The mango panna cotta was heavenly

The mango panna cotta was heavenly

At the end of the meal, I prised the chef Rakesh Ramola, out of the kitchen to ask him how he concocted such an interesting array of dishes, for example, where did the idea for the osso bucco pork vindaloo come from?  (I didn’t try this time, but will do on my next encounter!).

Rakesh hails from Mumbai, but came to Philadelphia via London where he prepared Indian delicacies for two of the top international foodie spots in London:  Harrods and Selfridges.  After working for a number of years in London, he moved to Collingswood and opened his first IndeBlue restaurant there (619 Collings Ave, Collingswood).  None of these tidbits answer the above question, however, – why are osso bucco and panna cotta on the menu?  Perhaps the answer may have something to do with the fact that Rakesh is married to an Italian.  Also, the more you understand about Indian cuisine, the more you are astounded by its depth and range. Goan cuisine calls on the Portuguese kitchen; Keralan food is dominated by seafood; Pondicherry was influenced by the French and of course there is the Imperial Raj Kitchen with its anglo-flavors and ingredients.  India is a melting pot of cusines and influences and this is represented perfectly in IndeBlue’s eclectic menu.

This is by far, the best Indian restaurant in the city.

 

 

Tuna With Green Olive, Caper and Lemon Relish

tunarelish

Thanks to a recipe offered by this month’s Bon Appetit, we enjoyed a delicious, unique grilled dinner last night.  The recipe in the mag was for slow roasted cod, which was interesting enough, but what really intrigued me was the relish topping.  And, as the temperatures were soaring to 80 this week, I wasn’t eager to slow roast anything.   Grill to the rescue.

relishingreients

I headed off to my favorite foodie mecca, Reading Terminal Market, in search of ingredients.  Since I was using the grill, cod wasn’t my first choice, but Lydia of John Yi Seafood steered me toward the Ahi Tuna Steaks.  After stops at Iovine’s for red onions, lemons and parsley; Salumeria for green olives, capers and olive oil, and Termini Brothers’ Bakery for the requisite chocolate cupcakes for my kids, I trundled home with my provisions.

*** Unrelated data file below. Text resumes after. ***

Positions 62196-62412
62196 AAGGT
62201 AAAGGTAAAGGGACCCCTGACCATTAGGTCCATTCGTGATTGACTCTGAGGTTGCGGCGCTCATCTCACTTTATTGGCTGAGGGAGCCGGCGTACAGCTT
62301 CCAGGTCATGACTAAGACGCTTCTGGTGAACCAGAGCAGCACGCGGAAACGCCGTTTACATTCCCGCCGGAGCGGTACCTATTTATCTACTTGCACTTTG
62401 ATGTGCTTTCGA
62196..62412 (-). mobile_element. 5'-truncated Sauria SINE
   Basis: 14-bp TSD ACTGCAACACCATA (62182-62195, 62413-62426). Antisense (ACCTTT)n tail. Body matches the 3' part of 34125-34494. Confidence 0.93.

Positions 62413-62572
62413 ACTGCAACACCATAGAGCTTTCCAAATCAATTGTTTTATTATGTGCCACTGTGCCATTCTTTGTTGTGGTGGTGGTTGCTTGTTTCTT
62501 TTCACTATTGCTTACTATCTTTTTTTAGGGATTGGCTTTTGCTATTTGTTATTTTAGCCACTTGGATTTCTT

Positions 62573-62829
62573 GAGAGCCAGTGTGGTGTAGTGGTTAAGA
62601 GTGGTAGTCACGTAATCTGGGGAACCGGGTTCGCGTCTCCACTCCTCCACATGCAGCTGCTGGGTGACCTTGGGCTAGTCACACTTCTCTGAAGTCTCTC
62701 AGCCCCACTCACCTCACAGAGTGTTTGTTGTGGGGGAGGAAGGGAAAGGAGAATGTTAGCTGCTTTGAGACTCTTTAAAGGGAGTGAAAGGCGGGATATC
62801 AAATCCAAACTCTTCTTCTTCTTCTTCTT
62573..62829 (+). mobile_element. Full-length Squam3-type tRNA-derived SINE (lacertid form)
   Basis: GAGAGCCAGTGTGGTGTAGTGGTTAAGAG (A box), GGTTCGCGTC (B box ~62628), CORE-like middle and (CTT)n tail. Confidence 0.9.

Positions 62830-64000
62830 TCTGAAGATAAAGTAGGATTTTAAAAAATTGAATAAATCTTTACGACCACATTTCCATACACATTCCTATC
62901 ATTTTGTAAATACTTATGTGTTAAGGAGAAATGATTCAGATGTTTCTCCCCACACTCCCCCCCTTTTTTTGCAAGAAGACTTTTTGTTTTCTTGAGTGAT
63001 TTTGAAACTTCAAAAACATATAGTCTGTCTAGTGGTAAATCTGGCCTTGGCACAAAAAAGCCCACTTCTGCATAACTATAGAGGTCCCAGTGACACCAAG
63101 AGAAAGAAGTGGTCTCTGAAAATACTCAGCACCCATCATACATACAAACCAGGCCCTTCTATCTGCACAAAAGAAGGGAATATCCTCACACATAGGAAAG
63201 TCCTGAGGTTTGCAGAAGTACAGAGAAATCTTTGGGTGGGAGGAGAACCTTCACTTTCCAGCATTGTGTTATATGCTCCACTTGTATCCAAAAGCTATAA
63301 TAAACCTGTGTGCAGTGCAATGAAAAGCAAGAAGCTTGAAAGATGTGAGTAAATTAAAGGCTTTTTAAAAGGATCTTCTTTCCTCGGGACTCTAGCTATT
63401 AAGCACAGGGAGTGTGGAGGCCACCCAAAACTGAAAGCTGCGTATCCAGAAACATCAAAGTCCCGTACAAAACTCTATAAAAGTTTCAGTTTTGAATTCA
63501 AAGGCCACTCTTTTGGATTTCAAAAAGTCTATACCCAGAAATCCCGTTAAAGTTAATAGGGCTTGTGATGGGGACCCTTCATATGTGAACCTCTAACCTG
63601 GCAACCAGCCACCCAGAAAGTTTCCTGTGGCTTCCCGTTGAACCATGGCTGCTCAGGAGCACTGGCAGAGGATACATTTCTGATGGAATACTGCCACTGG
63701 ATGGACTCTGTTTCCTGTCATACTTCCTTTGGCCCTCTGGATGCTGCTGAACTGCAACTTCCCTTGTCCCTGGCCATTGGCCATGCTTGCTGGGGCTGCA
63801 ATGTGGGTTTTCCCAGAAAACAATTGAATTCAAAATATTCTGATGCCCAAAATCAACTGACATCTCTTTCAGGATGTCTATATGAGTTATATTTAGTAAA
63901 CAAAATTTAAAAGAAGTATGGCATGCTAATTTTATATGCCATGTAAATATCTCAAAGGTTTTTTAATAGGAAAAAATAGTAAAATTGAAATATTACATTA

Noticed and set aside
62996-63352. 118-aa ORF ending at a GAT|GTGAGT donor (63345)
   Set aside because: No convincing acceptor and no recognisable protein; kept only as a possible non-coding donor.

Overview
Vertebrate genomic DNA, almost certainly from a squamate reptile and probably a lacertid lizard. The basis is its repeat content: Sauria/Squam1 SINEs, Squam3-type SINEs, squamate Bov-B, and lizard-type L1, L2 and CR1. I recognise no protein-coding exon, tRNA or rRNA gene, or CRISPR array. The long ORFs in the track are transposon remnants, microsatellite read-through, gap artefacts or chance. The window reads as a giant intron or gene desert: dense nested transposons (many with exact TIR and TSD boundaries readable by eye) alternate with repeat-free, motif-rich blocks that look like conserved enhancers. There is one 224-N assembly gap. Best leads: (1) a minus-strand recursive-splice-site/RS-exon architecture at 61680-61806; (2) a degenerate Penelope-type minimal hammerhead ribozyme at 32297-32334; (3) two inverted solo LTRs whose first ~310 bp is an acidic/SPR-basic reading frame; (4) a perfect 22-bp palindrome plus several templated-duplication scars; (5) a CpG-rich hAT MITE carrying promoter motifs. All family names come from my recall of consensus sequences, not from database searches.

I assembled the relish according the recipe, leaving out the parsley until almost dinner time.   An hour before serving, I removed the tuna from the fridge to allow it to come to room temp.  Thirty minutes before serving, I marinated the tuna in olive oil, white wine, a generous dusting of black pepper and salt.  I grilled it on high for about a minute per side (for rare) and topped it with the delightful relish.

With grilled eggplant and an arugula salad, life was good.

 

 

 

Tomato Salad, Heaven in a Bowl

tomatosaladmint

As local tomatoes arrive, I experience euphoria.  I buy baskets of them and, though I never tire of them, my family requires some variety in tomato presentation.  So I’ve been playing around with some of the more traditional uses and last night I riffed on the typical Caprese Salad with the following:

 

2 large, ripe, perfect tomatoes, chopped into bite sized chunks

kernels from one ear of corn (I used a leftover ear that we had grilled earlier in the week)

1 tablespoon finely sliced mint leaves

1/4 cup crumbled Feta cheese

juice of 1/2 lemon

2 tablespoons olive oil

salt and pepper to taste

Mix everything and enjoy.

NOTE:  this would be fine without the corn; i had a surplus ear and was inclined to use it rather than let it go to waste, but the other ingredients would stand fine on their own.